What An Author Looks Like: Kekla Magoon
America’s racial problems are far from resolved, as evidenced by the continued victimization of Black people young and old at the hands of police and neighborhood vigilantes. Kekla Magoon’s How It Went Down, a Coretta Scott King Honor book, is an especially timely read in view of the national conversation on race and state violence. The novel centers on the causes and consequences of the shooting death of fictional teenager Tariq Johnson, and achieves more objectivity than real-life news outlets.
Magoon accomplishes this feat by creating eighteen unique narrators who describe their own experiences of the crime and their relationships with Tariq. Their varying accounts depicts the near impossibility of determining what actually happened. Each narrator’s visceral response and ensuing challenges grieving, contemplating revenge and despair, and finding balance in their own lives are compelling, making the book a page-turner despite the fact that the novel’s most dramatic scenes occur in its opening pages.
The multi-narrator device also provides the reader with a close-up view of the repercussions of Tariq’s death, as we hear from family, friends and fellow community members. Media members, politicians and advocates chime in as well, revealing that they exploit Tariq’s death for their own ends. Amazingly, the voices are so distinct that I was never once confused by who was speaking.
Also treating gangs, poverty, gender discrimination and domestic violence with a skilled hand, this powerful novel appeals to adult readers as well as teens. It’s not one to be missed.
I was fortunate enough to be able to sit down with the author and ask her a few questions.
LP: It must have been difficult to work with so many narrative voices. How did you keep your head from flying off?
KM: I still have a head? Outstanding. The process involved a lot of Post-It notes and only a little bit of screaming. The characters and their voices were always very clear to me, so writing from different perspectives worked very smoothly in this piece. I started with thirty voices and ultimately pared it down to eighteen. The novel comprises about 200 vignettes, though, so the biggest challenge was putting them in the best order.
LP: Your books thus far are for teens and are strongly focused on America’s continuing struggle with race relations. The first book in your new series, Shadows of Sherwood, was just released and offers middle grade readers a great heroine of color in a twist on an old tale. Can you describe how it feels to be working in this new genre?
KM: I like to stretch myself as an artist and explore different genres and types of stories. I’m enjoying the middle grade fantasy adventure. Of course, I managed to work in a little bit of social justice, too--my Robyn Hoodlum looks out for those less fortunate, just like the legendary hero she’s based on.
LP: You’re very prolific and write both fiction and non-fiction. What’s your research and writing process like?
KM: I do research for my fiction, especially the historical novels, but I do much more for my non-fiction. I read everything I can online and in books, study newspaper archives, watch documentaries, and travel to libraries and museums around the country to study their archival collections. I enjoy working on multiple projects, especially since many of the subjects I write about overlap. For example I’ve used my civil rights era/Black Panther research for several novels and a nonfiction book.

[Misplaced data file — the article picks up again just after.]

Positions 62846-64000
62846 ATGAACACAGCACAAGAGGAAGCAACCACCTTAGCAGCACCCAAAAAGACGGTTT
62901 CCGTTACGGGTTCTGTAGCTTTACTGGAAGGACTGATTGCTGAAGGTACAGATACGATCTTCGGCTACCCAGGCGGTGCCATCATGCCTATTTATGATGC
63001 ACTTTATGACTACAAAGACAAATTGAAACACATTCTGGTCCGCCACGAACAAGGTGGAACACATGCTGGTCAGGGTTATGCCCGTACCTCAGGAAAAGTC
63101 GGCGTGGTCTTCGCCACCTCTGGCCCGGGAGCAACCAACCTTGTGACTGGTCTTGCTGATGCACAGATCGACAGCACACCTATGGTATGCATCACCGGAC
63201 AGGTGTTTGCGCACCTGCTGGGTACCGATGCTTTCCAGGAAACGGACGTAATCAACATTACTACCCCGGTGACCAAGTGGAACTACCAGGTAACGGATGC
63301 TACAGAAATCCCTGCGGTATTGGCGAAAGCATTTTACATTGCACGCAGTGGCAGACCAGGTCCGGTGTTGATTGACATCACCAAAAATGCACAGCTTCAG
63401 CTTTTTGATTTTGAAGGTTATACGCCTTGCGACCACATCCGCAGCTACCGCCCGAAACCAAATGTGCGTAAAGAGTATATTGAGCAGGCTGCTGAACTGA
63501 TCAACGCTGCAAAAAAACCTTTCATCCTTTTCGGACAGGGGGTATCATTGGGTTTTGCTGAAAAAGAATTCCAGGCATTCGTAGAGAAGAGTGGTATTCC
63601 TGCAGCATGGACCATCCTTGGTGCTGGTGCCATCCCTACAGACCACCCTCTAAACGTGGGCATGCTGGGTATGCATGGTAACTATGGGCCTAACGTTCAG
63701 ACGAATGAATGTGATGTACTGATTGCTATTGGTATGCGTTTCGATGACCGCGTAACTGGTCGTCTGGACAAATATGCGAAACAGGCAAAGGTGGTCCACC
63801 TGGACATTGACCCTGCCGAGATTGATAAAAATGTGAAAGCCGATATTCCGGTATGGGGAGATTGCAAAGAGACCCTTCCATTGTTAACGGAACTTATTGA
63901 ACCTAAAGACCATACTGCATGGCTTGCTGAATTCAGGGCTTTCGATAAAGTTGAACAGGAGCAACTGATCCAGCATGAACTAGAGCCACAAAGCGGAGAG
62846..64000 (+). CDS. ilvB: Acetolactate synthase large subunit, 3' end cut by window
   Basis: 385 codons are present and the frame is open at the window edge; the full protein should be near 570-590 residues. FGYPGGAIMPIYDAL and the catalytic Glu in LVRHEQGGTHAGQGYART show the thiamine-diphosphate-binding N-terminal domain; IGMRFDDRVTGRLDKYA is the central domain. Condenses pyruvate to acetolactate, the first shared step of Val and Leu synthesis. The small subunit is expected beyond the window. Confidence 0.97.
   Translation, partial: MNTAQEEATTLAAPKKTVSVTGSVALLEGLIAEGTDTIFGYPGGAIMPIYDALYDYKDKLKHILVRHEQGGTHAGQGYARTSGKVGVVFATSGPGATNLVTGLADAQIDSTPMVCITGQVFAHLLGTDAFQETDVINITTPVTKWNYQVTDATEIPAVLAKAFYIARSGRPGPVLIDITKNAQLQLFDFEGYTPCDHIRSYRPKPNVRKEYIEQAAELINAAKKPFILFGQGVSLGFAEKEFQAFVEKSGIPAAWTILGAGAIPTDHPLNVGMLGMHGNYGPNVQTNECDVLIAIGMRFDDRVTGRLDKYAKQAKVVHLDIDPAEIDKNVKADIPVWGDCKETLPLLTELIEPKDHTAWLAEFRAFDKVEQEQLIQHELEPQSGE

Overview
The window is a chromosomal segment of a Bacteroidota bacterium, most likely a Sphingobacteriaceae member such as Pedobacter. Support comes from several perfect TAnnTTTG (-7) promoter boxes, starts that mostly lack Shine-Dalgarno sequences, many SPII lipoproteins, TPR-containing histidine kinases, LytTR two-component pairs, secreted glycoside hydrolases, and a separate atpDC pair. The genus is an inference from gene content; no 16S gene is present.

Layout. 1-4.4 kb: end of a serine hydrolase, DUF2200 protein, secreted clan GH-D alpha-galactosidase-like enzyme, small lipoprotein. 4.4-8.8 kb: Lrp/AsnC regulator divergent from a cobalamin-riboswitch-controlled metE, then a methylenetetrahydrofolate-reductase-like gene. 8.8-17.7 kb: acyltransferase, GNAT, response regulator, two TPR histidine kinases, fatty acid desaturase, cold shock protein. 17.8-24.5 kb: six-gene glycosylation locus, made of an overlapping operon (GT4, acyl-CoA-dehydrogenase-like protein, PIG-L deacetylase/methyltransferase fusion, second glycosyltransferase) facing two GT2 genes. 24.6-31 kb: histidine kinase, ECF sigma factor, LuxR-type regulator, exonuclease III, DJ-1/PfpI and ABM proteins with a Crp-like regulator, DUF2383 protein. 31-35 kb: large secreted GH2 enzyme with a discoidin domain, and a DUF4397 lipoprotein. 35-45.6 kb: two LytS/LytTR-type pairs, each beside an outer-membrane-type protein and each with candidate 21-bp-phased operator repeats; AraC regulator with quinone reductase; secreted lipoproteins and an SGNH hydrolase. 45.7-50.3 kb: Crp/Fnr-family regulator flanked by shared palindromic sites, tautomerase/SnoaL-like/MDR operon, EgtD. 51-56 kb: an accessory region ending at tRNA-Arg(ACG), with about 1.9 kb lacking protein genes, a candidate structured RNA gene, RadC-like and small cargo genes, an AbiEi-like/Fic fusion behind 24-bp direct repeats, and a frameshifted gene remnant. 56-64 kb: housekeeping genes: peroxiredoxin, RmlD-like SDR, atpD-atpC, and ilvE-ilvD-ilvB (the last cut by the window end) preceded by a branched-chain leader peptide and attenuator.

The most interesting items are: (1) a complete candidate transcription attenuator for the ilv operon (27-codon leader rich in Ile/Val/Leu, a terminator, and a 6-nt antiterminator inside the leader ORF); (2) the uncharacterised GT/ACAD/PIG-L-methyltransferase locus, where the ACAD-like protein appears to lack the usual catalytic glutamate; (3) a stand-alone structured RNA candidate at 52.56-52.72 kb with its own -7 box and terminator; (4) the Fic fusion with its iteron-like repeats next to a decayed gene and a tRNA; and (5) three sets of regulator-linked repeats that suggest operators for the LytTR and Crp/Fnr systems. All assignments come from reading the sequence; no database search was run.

LP: Last year you joined the faculty of the Vermont College of Fine Arts Writing for Children and Young Adults MFA program. Could you share some of the basic advice you give to new MFA students--whether about writing or career?
KM: Career comes later; in the program we focus on strengthening students’ writing skills. I teach many lessons about craft, but an underlying message I hope to convey is that revision is not about mechanically improving your manuscript. Rather, it is a process by which you uncover the story’s heart and find the best ways to convey that vision to your readers.
LP: That makes so much sense. Your vision is an important one. Thanks so much for talking with GrubStreet!
KM: Thanks for the interview!
What are you reading? What should we be reading? Tweet your recommendations to @GrubWriters with #WhatAnAuthorLooksLike and every month, we’ll choose an entry to receive a copy of the book we’re writing about. Send your book reviews to [email protected] for a chance to have it published on the blog or in our weekly newsletter.
Kekla Magoon is the author of five additional young adult novels: X: A Novel (co-written with Malcolm X’s daughter Ilyashah Shabazz), Camo Girl, 37 Things I Love, Fire in the Streets, and The Rock and the River. She also writes nonfiction on historical topics. She teaches at the Vermont College of Fine Arts Writing for Children and Young Adults MFA program. Visit her online at keklamagoon.com.
Lisa Paige’s book reviews and other nonfiction have appeared in multiple magazines, literary journals and media websites. She also edits and coaches and is at work on her first YA novel. Contact her at [email protected] or visit her at lastpaige.com.
A writer, teacher, coach, and workshop facilitator, Lisa is currently at work on a YA novel. She has edited magazines and books, ghostwritten general nonfiction and memoir, and scribbled in more notebooks than she has room to store. A PhD in English lit, she also taught at several colleges in Pennsylvania while bringing up three now fully launched offspring, one of whom followed her into careers with words. Lisa serves on the boards of the Boston chapters of the Women’s National Book Association and the Editorial Freelancers Association.See other articles by Lisa Paige